Niniola and former Most Beautiful Girl in Nigeria, Munachi Abi (alias Muna), feature on the project. It showcases “rising Nigerian stars based in different parts of the world”, in the forms of Lady Donli and Deena O from the UK, Eli from Canada, Nigerian based DJ Yin and “femcee”, AT.
The EP “subtly addresses the much talked about social issue of Gender Equality that is said to be present in the entertainment industry as there are whispers of inadequate opportunities for female music talents”.
BankyOndBeatz, through this EP, “iconically tackles this phenomenon head on, by collaborating with only female artistes”. This game changer comes after his last effort, the mixtape, Legendary Reflections.
“Intro” is mournful, though maybe with the redemptive joy of a gospel church. This is very much a mission statement, putting forward the EP’s message of gender equality.
It’s then onto “New Things”, featuring Muna, which has ringing stabs of keyboard chord so deep it’s disorientating. The click and clap of the drum furthers the infectious, addictive vibe of the track. Deep, processed voices help lend the impression that you’ve landed on another planet, another dimension.
You then “Come Through”, featuring Eli, which has a similarly natured backdrop. It swirls with a chorus-like effect, deep booming bass bottomless. There’s not the disorientating aspect, and therefore it’s more positive than somehow menacing. That processed industrial drum hits moodily, really getting the head nodding.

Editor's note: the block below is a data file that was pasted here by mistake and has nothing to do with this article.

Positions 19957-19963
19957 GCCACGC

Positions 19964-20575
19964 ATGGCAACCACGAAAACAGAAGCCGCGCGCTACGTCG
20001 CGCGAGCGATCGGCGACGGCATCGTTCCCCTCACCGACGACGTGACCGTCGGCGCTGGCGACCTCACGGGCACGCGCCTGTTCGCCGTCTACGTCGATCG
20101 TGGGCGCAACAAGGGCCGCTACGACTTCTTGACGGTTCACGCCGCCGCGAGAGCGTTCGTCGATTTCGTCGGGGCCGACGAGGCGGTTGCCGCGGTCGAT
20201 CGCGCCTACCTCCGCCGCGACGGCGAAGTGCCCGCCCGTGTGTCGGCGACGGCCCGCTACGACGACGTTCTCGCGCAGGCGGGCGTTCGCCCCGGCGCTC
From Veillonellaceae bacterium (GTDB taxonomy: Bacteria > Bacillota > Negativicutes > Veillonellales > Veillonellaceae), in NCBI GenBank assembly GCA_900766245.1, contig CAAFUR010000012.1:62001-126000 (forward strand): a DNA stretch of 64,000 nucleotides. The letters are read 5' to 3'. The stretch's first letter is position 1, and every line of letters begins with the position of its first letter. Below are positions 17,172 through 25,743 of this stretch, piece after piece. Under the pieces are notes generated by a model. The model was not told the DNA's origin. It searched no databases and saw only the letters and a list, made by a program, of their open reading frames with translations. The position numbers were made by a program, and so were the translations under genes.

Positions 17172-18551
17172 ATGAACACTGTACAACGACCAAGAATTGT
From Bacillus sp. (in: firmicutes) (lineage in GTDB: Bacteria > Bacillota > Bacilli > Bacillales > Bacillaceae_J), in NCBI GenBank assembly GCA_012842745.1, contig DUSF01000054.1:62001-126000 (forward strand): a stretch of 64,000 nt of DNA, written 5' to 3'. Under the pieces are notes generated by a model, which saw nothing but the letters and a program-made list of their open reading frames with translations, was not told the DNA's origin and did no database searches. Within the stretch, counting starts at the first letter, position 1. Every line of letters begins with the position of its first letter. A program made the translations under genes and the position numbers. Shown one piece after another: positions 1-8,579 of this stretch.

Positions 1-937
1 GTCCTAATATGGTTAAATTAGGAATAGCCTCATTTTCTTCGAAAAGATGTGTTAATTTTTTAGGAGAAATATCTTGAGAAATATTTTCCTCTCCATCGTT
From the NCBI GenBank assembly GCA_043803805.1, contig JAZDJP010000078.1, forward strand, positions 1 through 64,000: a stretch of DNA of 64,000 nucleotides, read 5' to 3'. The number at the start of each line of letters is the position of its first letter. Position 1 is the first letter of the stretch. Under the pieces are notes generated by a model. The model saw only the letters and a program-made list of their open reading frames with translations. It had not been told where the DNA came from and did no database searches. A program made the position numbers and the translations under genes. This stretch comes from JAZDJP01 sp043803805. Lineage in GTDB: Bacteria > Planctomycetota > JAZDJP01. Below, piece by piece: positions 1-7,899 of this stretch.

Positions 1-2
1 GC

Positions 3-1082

“Fale Comigo”, featuring Lady Donli, has raspy, shaking percussion and that, what appears to be now, the signature sound of swirling synth. There’s a tad of disorientation, primarily accordion that could pass for organ, and vice versa.
The listener is then implored to explore their “Heart Desire”, which features DJ Yin and has that ringing ethereal vibe to it with prominent percussion and busy drum. There appears to be a hint of saxophone apparent, too. It’s explosive in some respects, militarily regimented and coming skyward like fireworks set off. A deep masculine voice, processed, ends the track.
Stopover, “Skit”, featuring Sippie Wallace, is short with, in turn, a deep feminine voice, processed. She appears to be singing an old standard, the vocals absolutely alien when hitting those high notes. Almost disconcerting.
There’s then a “Take Over”, featuring Deena O, which has moody, infectious rhythms locking in with triumphant horn. The former, of course, driving the whole thing, until an intermission to focus on other elements and let the whole thing breathe. The closing minute sees everything stripped back before jumping right back in, again. The whole thing has a real swing to it.
“Ago Alago”, featuring Niniola, swirls ethereal, ascending heavenwards. Then a rewinding and fast forwarding effect brings things to a halt. The track then starts from scratch, pursuing a whole new tangent.